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Donkin's World: Heavy Metal, Light Response

Despite industrial decline some British rivers are still being polluted, as Richard Donkin reports.

Do please visit Richard's well-stocked Web site
http://www.richarddonkin.com/

Details of his book Blood, Sweat and Tears which is acclaimed world-wide can be found here http://www.amazon.co.uk/Blood-Sweat-Tears-Evolution-Work/dp/1587990768/ref=sr_1_2?ie=UTF8&s=books&qid=1214554429&sr=1-2

One of the happier by-products of industrial decline in the UK has been the recovery of many of our most polluted rivers. The Tyne in Northumberland, the upper reaches of the Calder in Yorkshire, the river Don at Penistone and many more have benefited from the restoration of natural fish stocks.

The problem is that some of the historic threats still remain. Industrial properties - or their remains - continue to line the river banks in many places and pollution incidents still occur. An escape of cleaning fluid wrecked a stretch of the River Wandle http://www.richarddonkin.com/donkin_on_fishing_river_pollution.shtml last year. In that case the company involved, Thames Water, is heavily committed to restoration work.

But in another serious incident, this time on the River Derwent in Derbyshire, the subsequent interventions appear to have been woefully inadequate and inexcusably slow in happening.

The River Derwent, some 50 miles long,is the largest river in the Peak District, joining the River Trent just south of Derby.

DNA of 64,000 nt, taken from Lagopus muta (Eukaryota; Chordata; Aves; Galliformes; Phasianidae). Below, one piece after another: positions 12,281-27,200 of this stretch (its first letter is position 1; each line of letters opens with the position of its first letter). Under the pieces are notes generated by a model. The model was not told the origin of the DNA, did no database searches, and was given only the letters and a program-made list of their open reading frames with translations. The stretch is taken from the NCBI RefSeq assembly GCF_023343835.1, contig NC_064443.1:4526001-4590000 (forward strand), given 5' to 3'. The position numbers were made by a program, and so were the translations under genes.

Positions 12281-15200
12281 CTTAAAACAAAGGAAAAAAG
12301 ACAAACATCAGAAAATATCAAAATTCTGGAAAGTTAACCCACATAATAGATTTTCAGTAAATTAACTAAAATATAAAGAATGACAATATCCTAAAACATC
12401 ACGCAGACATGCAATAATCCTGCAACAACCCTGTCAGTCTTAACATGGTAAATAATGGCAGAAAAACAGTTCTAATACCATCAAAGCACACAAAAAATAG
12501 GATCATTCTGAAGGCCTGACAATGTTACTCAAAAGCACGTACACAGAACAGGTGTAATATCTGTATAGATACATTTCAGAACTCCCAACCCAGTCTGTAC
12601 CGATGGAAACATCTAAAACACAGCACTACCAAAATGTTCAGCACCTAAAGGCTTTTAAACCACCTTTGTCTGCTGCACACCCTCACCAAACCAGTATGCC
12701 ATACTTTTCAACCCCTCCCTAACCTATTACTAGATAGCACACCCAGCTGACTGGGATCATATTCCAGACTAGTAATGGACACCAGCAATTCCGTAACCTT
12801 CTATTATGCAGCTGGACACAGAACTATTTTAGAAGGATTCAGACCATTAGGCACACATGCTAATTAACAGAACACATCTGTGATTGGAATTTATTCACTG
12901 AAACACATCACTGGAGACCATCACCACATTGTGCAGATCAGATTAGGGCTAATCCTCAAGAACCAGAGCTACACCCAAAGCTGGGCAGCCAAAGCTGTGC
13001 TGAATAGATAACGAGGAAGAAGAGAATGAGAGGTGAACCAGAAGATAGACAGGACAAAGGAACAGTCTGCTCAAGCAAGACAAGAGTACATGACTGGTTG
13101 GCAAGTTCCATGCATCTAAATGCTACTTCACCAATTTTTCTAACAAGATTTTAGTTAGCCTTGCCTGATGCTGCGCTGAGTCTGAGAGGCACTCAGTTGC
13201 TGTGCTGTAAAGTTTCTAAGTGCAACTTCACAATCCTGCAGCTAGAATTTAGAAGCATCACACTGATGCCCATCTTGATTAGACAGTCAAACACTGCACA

In January 2007, a settlement lagoon owned by Glebe Mines burst, discharging large volumes of sediment into the Derwent via one of its tributaries, the Stoke Brook. The sediment was contaminated with mine tailings - fine waste material - which included arsenic, cadmium, lead and other metals.

Now dredging work has started on the riverbed in an attempt to get rid of the poisonous sediment after a scientific report, commissioned by the Anglers’ Conservation Association (ACA), http://www.a-c-a.org/ found that heavy metals had begun to accumulate in the food chain in parts of the river.

The report found elevated lead levels in insects from the effected area leading to a risk that lead levels in fish could rise as a result. Over time, warns the ACA, the range of elevated metals could pose a threat to the ecosystem and to people who might eat contaminated fish. Concentrations of heavy metals are known to suppress the immune system in animals and humans.

The ACA says the Environment Agency responded inadequately with limited sampling after it had recognised the need to act swiftly.

The lagoon burst in January 2007 and EA fisheries officers were measuring sediment depths in early February. By March EA scientists were aware of "acute damage" to a significant stretch of the stream and recommended the removal of sediments. In June 2007 the EA said that removing the silt was likely to start within two weeks. That was over a year ago. In the interim further pollution has occurred. Only now has the work started.

The ACA has chartered what I can only describe as a classic story of bureaucratic delay when it was clear from the start what needed to be done: get the clean up underway and deal with the "who pays?" argument later. The Environment Agency should hang its head in shame. Anglers deserve better.

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